ERIC Number: ED237175
Record Type: RIE
Publication Date: 1983-Oct-14
Reference Count: 0
Toward Achieving Excellence.
Roueche, John E.
Innovation Abstracts, v5 n29 Oct 7 1983
Reports from the National Commission on Excellence in Education, the Carnegie Commission, and recent survey responses from colleges and universities across the United States have verified suspicions about student inabilities to demonstrate acceptable levels of literacy skills. The first step toward achieving excellence is structuring, demanding, and tasking, based on the premise that low expectations and failure to demand acceptable performances from teachers and students breed mediocrity. Many college teachers engage in the very teaching that has come under fire at the public school level: low-level, regurgitive, unimaginative teaching that leads to low-level cognitive demands in class and in evaluation. Teachers must expect great things of students and then demand that they be achieved. Time on task is the one variable that leads students to achievement of learning and skill development. The second step toward achieving excellence is nurturing and supporting. Teachers should behave in ways that say they are there to help students achieve the objectives that have been defined for the course. Teacher behavior reflecting caring and support can help to reduce absenteeism and curb rising attrition rates. Expecting, demanding, and helping students achieve should be both personal and professional educational goals. (LH)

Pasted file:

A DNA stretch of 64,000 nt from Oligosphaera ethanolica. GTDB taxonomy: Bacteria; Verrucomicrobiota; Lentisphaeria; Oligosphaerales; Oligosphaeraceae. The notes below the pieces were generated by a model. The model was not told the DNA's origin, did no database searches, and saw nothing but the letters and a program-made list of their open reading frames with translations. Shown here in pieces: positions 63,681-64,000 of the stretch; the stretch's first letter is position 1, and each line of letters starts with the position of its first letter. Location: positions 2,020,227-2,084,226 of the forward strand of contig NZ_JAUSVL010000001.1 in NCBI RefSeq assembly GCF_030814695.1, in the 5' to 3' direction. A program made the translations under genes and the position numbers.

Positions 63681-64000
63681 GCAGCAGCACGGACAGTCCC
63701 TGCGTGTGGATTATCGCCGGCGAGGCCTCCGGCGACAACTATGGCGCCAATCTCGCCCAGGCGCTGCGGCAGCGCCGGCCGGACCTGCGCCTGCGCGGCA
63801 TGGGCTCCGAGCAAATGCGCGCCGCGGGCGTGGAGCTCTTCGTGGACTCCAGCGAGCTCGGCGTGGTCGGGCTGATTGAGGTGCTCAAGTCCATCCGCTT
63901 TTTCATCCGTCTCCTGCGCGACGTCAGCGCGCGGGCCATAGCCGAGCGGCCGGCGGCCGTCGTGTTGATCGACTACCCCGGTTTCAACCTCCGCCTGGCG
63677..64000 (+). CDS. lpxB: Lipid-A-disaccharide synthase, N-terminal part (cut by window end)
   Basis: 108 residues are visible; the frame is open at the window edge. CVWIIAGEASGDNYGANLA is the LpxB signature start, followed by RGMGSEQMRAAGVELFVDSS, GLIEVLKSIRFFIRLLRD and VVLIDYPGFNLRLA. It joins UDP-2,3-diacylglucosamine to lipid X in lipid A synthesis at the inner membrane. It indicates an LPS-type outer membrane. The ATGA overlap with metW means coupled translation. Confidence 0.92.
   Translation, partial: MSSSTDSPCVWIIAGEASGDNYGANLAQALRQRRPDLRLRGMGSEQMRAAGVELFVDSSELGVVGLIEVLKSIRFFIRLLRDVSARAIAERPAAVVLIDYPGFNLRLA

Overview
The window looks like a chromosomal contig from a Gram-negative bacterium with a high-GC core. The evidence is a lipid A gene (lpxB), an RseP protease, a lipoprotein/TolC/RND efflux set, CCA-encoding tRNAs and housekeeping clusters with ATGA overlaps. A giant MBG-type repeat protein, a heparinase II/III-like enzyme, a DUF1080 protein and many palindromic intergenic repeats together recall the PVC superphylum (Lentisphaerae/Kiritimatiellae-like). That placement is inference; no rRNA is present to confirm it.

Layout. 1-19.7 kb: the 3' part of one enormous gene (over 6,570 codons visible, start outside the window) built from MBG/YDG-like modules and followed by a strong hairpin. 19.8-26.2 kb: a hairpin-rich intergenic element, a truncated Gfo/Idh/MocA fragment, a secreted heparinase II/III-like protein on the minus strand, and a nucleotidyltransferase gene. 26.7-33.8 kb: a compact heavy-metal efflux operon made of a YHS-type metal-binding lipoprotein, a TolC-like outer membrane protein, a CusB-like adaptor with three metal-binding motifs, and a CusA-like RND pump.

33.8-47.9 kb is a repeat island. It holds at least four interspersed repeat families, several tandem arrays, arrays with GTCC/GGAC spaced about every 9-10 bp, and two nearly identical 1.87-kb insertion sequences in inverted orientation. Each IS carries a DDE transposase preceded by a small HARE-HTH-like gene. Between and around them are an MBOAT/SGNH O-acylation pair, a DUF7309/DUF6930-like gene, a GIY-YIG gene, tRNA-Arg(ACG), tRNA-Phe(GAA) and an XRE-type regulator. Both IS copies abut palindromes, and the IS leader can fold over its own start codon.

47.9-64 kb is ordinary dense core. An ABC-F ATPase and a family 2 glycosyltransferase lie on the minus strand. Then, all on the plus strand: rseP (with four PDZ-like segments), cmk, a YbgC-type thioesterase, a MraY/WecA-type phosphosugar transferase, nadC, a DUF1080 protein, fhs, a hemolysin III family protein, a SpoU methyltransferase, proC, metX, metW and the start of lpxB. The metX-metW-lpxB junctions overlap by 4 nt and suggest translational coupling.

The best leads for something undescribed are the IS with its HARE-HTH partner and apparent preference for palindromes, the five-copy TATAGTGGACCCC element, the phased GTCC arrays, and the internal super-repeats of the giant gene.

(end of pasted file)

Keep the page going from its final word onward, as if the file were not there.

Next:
Publication Type: Collected Works - Serials; Opinion Papers; Guides - Non-Classroom
Education Level: N/A
Audience: Administrators; Teachers; Practitioners
Authoring Institution: N/A
Identifiers: PF Project; Teacher Expectations
Note: Excerpted from "Excellence for Students," a presentation to the National Conference on Teaching Excellence (Austin, TX, May 1983).